A mostly well acted John Grisham tale can't hide the fact that it doesn't really
have anything to say. Adam Hall (Chris O'Donnell) is that everpresent
staple of Grisham works, the eager young lawyer who tackles a big job. In
The Chamber, it is the case of Sam Cayhall (Gene Hackman), a racist murderer
on death row for a bombing he did 20 years ago. The twist here is that Sam
is Adam's grandfather. The film turns out to be more of a family saga than
a legal wrangling, focusing on Adam, who lost his father to suicide, his
rich socialite aunt (Faye Dunaway), who hides from the family shame, and
gruffly racist Sam, who, although still a vocal KKK supporter, seems to have
attracted the sympathies of several blacks in the prison, including
guard Sgt. Packer (Bo Jackson, in a particuarly stiff performance).
Gene Hackman gives a good performance, but he never seems to grasp that
his character doesn't have any good qualities. There's that twinkle
in his eye that seems to say, "I'm sure I've got a heart of gold around
here somewhere". Chris O'Donnell is rather flat as the lead character,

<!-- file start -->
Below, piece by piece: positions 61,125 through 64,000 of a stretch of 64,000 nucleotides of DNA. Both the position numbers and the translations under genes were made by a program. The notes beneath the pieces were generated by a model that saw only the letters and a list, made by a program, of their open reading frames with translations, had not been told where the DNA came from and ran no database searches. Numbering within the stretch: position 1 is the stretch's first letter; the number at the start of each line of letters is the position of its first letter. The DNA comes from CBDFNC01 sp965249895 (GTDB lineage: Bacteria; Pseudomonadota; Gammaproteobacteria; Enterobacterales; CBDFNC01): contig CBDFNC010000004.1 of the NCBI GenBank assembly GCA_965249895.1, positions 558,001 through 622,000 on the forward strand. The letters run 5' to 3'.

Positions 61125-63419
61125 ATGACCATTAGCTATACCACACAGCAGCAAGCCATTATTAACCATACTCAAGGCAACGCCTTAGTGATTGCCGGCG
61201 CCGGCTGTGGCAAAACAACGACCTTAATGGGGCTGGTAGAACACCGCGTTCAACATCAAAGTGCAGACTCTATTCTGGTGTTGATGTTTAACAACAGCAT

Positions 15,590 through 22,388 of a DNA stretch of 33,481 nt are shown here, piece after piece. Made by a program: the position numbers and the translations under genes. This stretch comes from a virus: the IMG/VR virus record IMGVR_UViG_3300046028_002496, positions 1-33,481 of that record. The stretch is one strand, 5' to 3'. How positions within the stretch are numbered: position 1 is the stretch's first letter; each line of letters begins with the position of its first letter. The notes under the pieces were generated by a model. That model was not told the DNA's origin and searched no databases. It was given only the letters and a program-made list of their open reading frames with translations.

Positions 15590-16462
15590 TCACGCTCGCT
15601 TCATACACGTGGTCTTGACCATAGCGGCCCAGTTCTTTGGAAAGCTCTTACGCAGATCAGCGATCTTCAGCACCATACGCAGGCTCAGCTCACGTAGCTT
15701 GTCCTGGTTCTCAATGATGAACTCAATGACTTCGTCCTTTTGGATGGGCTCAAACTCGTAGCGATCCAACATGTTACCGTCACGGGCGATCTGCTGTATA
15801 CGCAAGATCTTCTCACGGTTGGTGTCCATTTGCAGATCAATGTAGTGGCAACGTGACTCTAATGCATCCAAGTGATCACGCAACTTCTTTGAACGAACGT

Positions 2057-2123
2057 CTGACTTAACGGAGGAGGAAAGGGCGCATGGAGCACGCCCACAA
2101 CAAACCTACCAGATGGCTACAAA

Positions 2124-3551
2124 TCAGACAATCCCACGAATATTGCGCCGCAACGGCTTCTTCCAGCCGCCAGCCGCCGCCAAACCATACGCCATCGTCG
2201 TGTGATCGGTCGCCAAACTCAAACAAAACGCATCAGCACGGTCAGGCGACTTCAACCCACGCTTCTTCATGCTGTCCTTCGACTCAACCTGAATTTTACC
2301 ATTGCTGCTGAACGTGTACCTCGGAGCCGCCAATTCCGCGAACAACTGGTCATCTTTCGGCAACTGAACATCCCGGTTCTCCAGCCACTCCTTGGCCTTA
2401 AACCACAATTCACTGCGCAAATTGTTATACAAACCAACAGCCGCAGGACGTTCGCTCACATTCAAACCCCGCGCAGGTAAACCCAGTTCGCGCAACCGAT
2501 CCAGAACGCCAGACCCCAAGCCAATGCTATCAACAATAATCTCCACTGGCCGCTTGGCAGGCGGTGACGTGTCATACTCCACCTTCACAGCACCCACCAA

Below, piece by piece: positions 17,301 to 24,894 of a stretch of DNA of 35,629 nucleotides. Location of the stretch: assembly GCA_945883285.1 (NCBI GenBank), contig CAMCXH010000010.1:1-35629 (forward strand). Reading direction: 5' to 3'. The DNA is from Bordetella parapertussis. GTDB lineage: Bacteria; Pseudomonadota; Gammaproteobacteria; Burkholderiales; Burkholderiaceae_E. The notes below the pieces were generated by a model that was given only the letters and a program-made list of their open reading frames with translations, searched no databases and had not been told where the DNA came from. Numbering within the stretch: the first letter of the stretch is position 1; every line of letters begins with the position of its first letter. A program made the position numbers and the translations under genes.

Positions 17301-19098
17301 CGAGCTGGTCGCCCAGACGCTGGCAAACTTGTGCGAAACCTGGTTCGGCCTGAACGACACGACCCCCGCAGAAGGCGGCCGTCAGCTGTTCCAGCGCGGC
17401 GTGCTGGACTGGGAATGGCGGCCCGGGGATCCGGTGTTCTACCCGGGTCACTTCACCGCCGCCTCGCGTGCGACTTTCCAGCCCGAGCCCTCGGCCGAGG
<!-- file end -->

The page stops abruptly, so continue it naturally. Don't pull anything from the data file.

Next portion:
expressing his character's eagerness rather well, but nothing else. Faye
Dunaway does a admirable job as the alcoholic socialite. Unfortunately,
they all have the script to deal with, which, in fairness to scribe William
Goldman, is mostly faithful to what is, perhaps, the worst of Grisham's books.
It flounders around, initially looking as if there will be poignant moments
about racism, violence and capital punishment...but none appear. Even an
inexplicable series of events involving Sam's partner, Rollie (Raymond Barry),
which might clear his name, never takes off. The filmmakers are stuck
with the central dilemma of attempting to rescue an unsympathetic man, and no
matter how hard they struggle, they never surmount it. Director James Foley
merely goes through the motions with this one, which, if it only had a point,
might have made a good movie.
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